• Anger – Often the loss of someone or something can feel unfair, making you feel angry or resentful. You may feel the need to blame someone for this injustice – God, the doctor, the person who died for abandoning you, even yourself. Placing blame is a way that we attempt to transfer our feelings onto another person or source as we try to alleviate the sorrow we feel. For many, working through their grief is an exercise in forgiveness or anger management. Out-of-control anger can lead to a pattern of negative behaviors that can hurt your relationships, career, even your mental and physical health. If a person’s anger does not subside or becomes uncontrollable, it’s important for them to seek professional help to deal with their feelings and learn tools for channeling their anger.
  • Fear – A significant loss can trigger feelings of anxiety, helplessness, and insecurity. You may even have panic attacks. The death of a loved one may cause you to question your own mortality or feel anxious about your life and the responsibilities you now face alone. If you were involved in the same traumatic accident or event that killed your loved one, you may experience post-traumatic stress disorder or replay the fear of the situation over and over in your mind. You may experience vivid thoughts where you imagine the same event as if it had happened to you. You may fear for the safety of your remaining family and friends and imagine terrible things happening to yourself or your loved ones. These feelings of fear and insecurity are a normal part of the grieving process.
  • Physical Symptoms – Due to the intense levels of stress associated with grief, the body often responds both physically and emotionally. The entire body can experience grief and people’s bodies will manifest grief in different ways. Common physical problems include fatigue, nausea, sickness, weight loss or weight gain, aches and pains, night sweats, heart palpitations, feeling faint or lightheaded, and insomnia.

These emotions become less intense over time and as you begin to accept the loss. The sadness may never completely go away, but it shouldn’t remain in the forefront of your mind either. In time, you will be able to move forward and find peace. Grief may feel like it will last forever and that you will never feel better. Each phase is painful and uncomfortable but moving through the stages of grief is the way toward healing. Many people would rather suppress the feelings associated with grief, yet this doesn’t make them go away. Instead, feelings of sadness, guilt, and anger will persist until a person eventually accepts and allows them.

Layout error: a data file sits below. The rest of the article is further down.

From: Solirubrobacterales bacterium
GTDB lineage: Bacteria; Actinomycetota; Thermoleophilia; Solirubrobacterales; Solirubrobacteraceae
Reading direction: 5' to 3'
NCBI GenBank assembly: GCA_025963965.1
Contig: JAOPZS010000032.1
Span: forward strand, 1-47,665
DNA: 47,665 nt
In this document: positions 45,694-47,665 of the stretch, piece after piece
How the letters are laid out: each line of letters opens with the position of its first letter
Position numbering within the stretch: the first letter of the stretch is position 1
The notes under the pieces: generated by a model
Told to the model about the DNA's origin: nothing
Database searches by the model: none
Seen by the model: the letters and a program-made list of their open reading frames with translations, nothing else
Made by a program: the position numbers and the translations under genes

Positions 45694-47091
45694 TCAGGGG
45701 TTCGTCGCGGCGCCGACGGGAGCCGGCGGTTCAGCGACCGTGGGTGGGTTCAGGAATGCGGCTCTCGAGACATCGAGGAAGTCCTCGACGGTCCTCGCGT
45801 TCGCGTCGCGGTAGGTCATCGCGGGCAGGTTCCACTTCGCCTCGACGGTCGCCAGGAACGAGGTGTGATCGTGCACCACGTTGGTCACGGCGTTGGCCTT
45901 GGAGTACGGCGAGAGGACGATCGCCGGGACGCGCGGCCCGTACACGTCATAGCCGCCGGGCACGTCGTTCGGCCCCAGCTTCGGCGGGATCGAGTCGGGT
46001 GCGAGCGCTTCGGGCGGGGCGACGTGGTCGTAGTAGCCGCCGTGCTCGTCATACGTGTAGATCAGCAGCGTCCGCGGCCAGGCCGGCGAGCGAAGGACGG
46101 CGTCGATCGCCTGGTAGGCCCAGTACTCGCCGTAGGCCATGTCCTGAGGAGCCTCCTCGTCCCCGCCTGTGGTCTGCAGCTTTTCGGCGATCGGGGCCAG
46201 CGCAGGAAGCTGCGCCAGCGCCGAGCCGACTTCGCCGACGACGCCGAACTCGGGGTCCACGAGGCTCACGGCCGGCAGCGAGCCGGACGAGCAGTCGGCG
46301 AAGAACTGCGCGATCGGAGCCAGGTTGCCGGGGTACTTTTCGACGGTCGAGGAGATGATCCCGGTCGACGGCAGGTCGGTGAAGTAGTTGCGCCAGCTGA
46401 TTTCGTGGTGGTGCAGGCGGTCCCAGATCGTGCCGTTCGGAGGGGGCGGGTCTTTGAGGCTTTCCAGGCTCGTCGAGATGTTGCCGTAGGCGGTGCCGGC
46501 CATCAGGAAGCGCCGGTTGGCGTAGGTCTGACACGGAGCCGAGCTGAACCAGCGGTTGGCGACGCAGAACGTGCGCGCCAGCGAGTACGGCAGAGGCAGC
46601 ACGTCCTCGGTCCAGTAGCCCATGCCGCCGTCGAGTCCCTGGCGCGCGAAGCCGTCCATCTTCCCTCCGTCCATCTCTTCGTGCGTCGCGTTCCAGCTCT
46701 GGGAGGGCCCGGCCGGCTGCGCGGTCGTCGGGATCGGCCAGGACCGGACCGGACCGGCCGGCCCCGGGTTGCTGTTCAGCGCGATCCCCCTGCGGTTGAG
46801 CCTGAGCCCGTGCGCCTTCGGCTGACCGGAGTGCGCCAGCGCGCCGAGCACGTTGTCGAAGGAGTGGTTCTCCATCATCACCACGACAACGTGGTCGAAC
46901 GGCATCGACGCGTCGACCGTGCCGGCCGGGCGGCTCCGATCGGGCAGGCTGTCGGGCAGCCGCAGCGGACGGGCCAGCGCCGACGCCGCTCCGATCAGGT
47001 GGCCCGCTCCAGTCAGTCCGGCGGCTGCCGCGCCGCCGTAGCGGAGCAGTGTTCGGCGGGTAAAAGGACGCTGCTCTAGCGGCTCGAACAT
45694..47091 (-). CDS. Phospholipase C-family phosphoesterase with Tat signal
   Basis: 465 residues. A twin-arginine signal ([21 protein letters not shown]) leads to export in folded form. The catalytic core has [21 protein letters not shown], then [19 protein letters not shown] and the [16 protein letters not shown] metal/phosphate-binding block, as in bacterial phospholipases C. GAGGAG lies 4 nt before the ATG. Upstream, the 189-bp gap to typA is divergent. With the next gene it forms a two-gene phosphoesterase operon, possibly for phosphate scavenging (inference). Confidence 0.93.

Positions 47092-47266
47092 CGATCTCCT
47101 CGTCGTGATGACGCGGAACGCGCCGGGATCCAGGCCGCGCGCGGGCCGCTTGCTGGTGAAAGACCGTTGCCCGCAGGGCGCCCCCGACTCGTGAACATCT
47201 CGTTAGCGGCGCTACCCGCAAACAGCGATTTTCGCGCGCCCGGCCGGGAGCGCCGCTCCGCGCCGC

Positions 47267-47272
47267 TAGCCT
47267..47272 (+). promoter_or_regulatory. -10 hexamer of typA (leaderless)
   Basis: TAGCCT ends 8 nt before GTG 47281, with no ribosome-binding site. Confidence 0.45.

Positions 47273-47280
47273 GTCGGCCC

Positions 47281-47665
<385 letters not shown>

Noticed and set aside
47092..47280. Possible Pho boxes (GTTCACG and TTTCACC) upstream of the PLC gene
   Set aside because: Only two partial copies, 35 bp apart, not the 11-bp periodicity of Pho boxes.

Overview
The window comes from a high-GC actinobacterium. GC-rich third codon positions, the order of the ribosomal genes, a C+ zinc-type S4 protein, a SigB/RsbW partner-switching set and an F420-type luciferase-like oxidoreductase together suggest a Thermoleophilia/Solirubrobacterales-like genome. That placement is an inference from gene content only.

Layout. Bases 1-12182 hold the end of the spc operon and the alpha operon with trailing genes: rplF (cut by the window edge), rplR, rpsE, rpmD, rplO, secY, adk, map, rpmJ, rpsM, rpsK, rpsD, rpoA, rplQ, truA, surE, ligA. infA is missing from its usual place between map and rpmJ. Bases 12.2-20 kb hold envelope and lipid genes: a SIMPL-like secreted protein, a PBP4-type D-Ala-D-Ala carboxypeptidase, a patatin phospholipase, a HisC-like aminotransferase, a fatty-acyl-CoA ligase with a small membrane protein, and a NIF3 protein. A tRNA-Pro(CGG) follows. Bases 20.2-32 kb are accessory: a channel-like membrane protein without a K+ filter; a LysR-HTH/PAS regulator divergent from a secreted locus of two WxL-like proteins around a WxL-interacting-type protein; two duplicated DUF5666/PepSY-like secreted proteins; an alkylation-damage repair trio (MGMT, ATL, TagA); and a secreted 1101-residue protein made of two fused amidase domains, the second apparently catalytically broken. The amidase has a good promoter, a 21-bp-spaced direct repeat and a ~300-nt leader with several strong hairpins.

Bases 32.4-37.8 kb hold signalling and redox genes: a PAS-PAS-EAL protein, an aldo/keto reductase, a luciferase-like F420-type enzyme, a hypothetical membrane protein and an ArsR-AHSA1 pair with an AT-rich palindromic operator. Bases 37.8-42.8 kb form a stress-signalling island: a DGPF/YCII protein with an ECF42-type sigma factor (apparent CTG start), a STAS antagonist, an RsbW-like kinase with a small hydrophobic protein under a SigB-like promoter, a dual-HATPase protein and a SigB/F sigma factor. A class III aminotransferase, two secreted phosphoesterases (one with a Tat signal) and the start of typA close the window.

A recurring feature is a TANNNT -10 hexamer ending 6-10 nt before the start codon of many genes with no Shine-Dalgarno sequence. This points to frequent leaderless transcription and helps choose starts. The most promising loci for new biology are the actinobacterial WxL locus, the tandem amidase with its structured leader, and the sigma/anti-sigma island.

However, if you do not feel any forward momentum day after day, or your grief is getting worse, it may be a sign that grief has triggered more serious mental health problems such as major depression or prolonged grief disorder. If the pain of grief is so severe and constant that it keeps you from resuming your life, it’s a sign that you require professional help to cope with your feelings of loss.

Tips for Coping with Grief and Loss

Being gentle and understanding with yourself, the best way to deal with grief is to allow yourself to experience the emotions and feelings as they arise. In addition to accepting your feelings, there are other things you can do to help yourself during this difficult time:

Tip #1 – Do Not Grieve Alone

The most important factor in healing from loss is having sufficient support from your family, your friends, your faith, a bereavement support group and/or a therapist or grief counselor. Sharing your loss makes the burden of grief easier to carry. Some ways in which a strong social support network can help with the grieving process include:

  • Friends and family can help with the funeral arrangements or help with the many new responsibilities you may have. Friends and family can also provide a shoulder to lean on or can lend an ear when you need to talk about your feelings.
  • Religion can offer comfort with mourning rituals and community activities.
  • Bereavement support groups provide an opportunity to share your sorrow with others who can relate to your loss and how you feel.
  • A grief counselor or therapist can help you work through these intense emotions of grief in a safe and constructive setting.

Tip #2 –  Practice Self-Care